18th century & pre-18th century newspapers… revisited…

December 17, 2009 by · Leave a Comment 

Over the past two weeks Timothy Hughes has explored his thoughts on what he believes to be the top ten pre-18th century and the top ten 18th century newspapers (see below).  Some of these thoughts were captured in the following video:

Collecting authentic rare and historic newspapers from the 1500’s – 1700’s can be exciting, rewarding and surprisingly affordable. British titles such as the London Gazette, London Chronicle, Gentleman’s Magazine and more, are all available for much less than you would expect, as are their American counterparts, the Columbian Centinel, Dunlap’s Daily American Advertiser, Concord Herald, and more.

Whether your interest is in the Colonial Era or the Revolutionary War Era, or extends to the 1500’s and/or 1600’s, original newspapers provide an excellent view of history in context. History is never more fascinating than when when it’s read from the day it was first reported. If you love history… you deserve to have it in your hands. Rare and early historic newspapers make this possible.  Please enjoy the hobby!

Top ten newspapers: 16th and 17th centuries…

Top ten newspapers: 18th century…

So what’s the earliest “London Gazette”?

May 21, 2009 by · Leave a Comment 

oxford-gazetteThe world’s oldest continually published newspaper was begun in 1665 and still prints today, a staggering 345 year history which likely will never be broken by any other single title. Indeed, the newspaper still publishes today so it sets a more unbeatable record as each year passes.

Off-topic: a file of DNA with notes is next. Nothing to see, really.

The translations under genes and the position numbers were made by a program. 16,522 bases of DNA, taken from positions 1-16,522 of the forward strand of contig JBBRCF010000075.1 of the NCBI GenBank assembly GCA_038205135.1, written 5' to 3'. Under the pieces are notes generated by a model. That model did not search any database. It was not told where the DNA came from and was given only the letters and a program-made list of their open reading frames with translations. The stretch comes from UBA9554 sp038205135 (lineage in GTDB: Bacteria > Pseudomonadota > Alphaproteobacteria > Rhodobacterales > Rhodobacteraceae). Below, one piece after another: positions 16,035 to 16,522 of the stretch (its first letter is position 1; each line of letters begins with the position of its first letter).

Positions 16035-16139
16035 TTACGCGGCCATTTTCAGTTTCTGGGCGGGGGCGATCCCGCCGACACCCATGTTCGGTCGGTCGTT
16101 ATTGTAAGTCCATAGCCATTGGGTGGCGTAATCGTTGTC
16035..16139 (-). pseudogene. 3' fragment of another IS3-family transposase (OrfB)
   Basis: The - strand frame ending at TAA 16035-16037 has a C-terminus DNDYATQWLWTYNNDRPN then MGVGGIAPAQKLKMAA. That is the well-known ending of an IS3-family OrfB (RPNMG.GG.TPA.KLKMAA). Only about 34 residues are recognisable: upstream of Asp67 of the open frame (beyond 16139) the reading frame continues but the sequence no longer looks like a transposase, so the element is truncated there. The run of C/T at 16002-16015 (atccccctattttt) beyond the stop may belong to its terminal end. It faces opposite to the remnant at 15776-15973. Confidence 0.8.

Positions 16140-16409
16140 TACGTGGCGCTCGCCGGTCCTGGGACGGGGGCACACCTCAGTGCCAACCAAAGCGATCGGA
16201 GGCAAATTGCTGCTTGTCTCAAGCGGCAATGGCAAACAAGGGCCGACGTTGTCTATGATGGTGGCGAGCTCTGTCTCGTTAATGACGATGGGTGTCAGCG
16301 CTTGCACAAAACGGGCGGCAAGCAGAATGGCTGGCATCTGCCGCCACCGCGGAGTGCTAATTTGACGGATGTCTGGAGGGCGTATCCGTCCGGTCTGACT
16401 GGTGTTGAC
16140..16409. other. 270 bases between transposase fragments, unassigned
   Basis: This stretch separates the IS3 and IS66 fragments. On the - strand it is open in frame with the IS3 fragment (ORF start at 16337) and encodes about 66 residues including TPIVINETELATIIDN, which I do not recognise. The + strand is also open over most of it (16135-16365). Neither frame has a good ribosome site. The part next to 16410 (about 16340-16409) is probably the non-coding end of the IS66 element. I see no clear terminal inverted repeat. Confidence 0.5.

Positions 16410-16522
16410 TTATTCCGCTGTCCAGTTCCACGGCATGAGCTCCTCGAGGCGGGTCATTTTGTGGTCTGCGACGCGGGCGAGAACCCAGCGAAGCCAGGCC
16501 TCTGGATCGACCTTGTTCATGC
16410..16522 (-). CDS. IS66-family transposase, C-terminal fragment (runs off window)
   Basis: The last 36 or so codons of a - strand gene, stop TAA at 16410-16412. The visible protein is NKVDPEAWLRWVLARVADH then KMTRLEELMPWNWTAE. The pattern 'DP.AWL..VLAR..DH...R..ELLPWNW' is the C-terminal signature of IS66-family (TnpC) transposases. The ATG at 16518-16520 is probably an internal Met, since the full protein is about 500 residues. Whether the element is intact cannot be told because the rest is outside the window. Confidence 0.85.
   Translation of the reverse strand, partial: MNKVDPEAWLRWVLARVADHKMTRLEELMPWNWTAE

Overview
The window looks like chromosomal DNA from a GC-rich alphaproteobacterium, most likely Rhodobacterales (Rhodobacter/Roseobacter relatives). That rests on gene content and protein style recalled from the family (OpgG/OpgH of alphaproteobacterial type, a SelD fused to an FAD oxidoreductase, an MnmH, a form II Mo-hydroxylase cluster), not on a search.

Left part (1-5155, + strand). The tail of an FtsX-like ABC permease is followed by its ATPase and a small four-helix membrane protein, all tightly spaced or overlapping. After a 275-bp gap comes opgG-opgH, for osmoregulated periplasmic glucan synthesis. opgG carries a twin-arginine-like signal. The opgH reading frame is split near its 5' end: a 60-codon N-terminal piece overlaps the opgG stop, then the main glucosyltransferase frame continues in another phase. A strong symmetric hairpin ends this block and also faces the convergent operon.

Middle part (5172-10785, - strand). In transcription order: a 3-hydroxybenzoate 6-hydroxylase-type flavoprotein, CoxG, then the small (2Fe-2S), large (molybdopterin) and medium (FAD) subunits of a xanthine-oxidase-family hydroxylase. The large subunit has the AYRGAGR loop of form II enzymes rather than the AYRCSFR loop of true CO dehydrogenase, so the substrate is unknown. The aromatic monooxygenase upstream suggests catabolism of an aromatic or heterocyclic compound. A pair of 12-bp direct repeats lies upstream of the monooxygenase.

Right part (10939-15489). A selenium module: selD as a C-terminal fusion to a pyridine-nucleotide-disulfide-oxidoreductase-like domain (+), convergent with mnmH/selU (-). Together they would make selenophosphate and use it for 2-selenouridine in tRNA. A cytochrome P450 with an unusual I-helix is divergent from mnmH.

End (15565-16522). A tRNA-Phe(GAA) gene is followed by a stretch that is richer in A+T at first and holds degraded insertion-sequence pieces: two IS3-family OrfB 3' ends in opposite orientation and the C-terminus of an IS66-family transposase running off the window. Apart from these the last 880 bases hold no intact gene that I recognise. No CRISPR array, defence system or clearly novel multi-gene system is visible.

The newspaper is titled “The London Gazette“, but collectors have occasionally seen issues of “The Oxford Gazette” and wondered about the connection.

First, the most convincing derivation of the term “gazette” is from “gaza”, the Greek word for a treasury or store.  That newspapers are a “treasury or store” of information would allow for a plausible adoption of the term “gazette”.

In 1665 the Royal Court had been removed from London due to the Plague which had been ravaging the city. The smaller towns in the country seemed less susceptable to the contagion. So with a newspaper serving as a mouthpiece of the Royal Court it was logical that it would set up shop in Oxford, calling itself “The Oxford Gazette“.

But when the affects of the Plague seemed to have abated sufficiently for the Court to return to London, so did the newspaper. Twenty-three issues were published in Oxford, and with issue number 24 was the first with the title “The London Gazette“, a title which has remained unchanged for over three centuries.

So there might be a bit of a debate as to what the earliest issue is of “The London Gazette“. The earliest with this title would be issue #24, dated February 5, 1665 (1666 by today’s calendar), but argument certainly could be made that the first issue of “The Oxford Gazette” would qualify, it dated November 16, 1665.

Given its short life under the earlier title of “The Oxford Gazette”, such issues are extremely elusive. We have sold many over the past 33 years but rarely find them today.